The highest calling of parenting is the shaping of hearts.

This does not eliminate the need for consequences. It is through consequences our children see and experience the effects of their misbehavior. Shaping a child’s heart requires a connection of correction with instruction. Ephesians 6:4 tells us to, “bring them up in the discipline and instruction of the Lord” (ESV). John MacArthur points out:

[Instruction] refers to the type of instruction found in the book of Proverbs, where, as we’ve seen, a primary focus is on the training and teaching of children. Such training and teaching doesn’t have as much to do with factual information as with right attitudes and principles of behavior.

This type of instruction takes time, effort, and persistence.

A heart-shaping parent explains how the child’s behavior contradicts God’s word, instead of simply removing privileges

A heart-shaping parent uses the ordinary moments of the day to point their child to God and His plan for their lives.

A heart-shaping parent pushes through the Pharaoh-like stubbornness to free their child from slavery to sin.

A heart-shaping parent points out the need for God’s grace and mercy found through Jesus’ death on the cross.

A heart-shaping parent becomes an agent of the Gospel of Jesus Christ to their children.

Will you stand with me as a heart-shaping parent? Will you declare freedom over your children? Say it with me, “Let my people go!”

 

Kelly Smith profilepicKelly Smith is a small town girl who married a small town man 17 years ago. She has three energetic blessings, ages 1 to 11. Her favorite indulgences are coffee, reading, writing, and running. Kelly believes we are created for community and loves to find ways to connect with other women who are walking in the shadow of the cross. She blogs at mrsdisciple.com.Mrs Disciple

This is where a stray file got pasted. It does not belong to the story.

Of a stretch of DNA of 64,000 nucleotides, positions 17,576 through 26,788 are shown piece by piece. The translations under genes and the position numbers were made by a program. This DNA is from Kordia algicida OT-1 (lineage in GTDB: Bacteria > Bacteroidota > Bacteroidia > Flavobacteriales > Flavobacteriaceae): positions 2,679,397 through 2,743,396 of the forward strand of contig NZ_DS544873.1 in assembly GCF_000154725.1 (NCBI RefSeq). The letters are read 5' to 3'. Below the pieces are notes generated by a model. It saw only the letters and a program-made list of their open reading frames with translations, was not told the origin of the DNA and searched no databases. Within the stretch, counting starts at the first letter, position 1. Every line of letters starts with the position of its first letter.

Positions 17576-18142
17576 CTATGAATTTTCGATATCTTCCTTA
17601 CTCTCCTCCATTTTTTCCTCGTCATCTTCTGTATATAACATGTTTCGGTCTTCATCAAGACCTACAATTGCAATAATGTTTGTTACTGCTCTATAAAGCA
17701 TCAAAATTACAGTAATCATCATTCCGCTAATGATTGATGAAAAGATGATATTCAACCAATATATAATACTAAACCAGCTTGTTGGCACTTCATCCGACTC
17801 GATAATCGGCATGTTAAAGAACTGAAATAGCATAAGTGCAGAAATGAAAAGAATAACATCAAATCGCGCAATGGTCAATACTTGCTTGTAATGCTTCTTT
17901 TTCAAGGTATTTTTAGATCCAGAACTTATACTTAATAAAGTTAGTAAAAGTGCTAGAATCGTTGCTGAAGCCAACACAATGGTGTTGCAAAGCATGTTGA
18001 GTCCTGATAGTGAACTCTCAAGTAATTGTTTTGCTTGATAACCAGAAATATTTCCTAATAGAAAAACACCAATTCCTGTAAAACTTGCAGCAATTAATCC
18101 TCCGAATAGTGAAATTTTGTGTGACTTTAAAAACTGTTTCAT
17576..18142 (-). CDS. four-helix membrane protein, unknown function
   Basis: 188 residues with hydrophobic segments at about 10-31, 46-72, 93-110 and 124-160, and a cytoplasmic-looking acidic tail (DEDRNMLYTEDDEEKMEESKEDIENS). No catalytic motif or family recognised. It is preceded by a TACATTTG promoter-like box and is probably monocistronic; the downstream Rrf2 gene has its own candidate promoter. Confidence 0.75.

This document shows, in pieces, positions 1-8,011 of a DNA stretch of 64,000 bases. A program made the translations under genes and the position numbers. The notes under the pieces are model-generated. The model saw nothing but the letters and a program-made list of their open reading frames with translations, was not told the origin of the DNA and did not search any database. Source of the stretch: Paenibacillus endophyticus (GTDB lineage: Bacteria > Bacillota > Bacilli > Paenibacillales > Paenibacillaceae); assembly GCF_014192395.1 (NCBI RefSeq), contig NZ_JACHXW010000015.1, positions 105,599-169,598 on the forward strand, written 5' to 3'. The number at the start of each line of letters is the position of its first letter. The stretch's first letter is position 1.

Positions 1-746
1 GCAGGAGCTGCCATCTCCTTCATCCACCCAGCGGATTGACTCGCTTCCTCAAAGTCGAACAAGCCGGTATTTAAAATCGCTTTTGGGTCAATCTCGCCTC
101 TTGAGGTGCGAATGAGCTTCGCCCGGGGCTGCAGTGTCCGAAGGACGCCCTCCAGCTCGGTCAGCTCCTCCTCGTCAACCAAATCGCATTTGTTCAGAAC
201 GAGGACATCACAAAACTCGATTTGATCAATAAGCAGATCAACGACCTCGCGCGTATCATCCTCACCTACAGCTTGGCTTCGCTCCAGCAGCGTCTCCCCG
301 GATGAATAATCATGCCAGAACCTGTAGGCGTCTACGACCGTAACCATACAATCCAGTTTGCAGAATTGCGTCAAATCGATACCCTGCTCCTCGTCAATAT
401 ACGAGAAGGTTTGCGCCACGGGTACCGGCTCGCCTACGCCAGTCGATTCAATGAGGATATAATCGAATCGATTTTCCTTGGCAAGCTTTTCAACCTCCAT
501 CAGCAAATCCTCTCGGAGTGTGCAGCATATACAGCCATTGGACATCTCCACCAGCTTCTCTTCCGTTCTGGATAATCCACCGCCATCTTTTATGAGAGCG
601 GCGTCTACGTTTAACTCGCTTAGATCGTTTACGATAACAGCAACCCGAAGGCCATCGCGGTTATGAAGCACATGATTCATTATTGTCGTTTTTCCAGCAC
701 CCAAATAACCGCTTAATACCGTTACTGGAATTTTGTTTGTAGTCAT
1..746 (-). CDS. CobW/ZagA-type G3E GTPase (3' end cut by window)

The Unlecture

Reading Mark 9:33-37.

At the store with the kids

Jesus and the disciples are walking, as usual. (It feels a bit like that first Hobbit movie: walking with beautiful scenery, bit of action, walking with talking, more walking, freaky monsters to overcome, walking again, etc.) This time, their destination is Capernaum, Peter and Andrew’s hometown. On the way, the disciples get into a hushed but heated discussion—one that they don’t necessarily want Jesus to hear.

“Just wait ‘til we get home!”

Nevertheless, the moment they walk through the door of that house in Capernaum, before they even sit down, Jesus turns his piercing eyes toward them and asks the question they least want to answer: “What were you arguing about on the road?”

Silence. The disciples look at each other, shrug their shoulders, look at Jesus, and adopt their most innocent “Who me?” faces. (Yeah, you and I both know what that’s like.) No one answers. Not even Peter, if you can believe it. You see, they knew Jesus well enough by now that they could guess what topics would displease him, and this one—about seniority and position—would certainly be on the disapproved list. (In the disciples defense, all that “last shall be first” stuff hadn’t been said yet.) It’s obvious that Jesus knows the answer to His question and that He just wants them to confess. Still, they hesitate.

Time for the lecture

Here’s where it really gets interesting, and where we can extract a fantastic parenting application.

Rather than wagging his index finger in front of their noses and commencing Lecture #47 on Servant Leadership, Jesus looks for a comfy chair. Having taken a moment to breathe, He calmly makes a simple statement of truth (v. 35):

Anyone who wants to be first must be the very last, and the servant of all.

Obviously, it’s easy to remember. Most of us learned it back when we were kids. Jesus, being so very wise, stops there. I don’t know about you, but I always feel the need to elaborate or at least repeat myself a couple of times to be sure I was heard . . . like maybe I have to say it once for each ear of each child in attendance. Sometimes I even repeat, “Do you understand?”